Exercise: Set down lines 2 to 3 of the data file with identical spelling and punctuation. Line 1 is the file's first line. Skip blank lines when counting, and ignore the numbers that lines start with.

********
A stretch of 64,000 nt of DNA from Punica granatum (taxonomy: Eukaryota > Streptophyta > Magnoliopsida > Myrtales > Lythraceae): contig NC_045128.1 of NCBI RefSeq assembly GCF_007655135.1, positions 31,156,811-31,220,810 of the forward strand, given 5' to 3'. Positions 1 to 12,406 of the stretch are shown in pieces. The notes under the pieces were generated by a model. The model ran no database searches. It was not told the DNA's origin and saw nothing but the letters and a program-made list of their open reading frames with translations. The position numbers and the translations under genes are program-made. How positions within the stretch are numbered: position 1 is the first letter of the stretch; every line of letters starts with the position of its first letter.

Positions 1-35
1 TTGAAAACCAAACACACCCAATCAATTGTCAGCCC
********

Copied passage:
Positions 1-35
1 TTGAAAACCAAACACACCCAATCAATTGTCAGCCC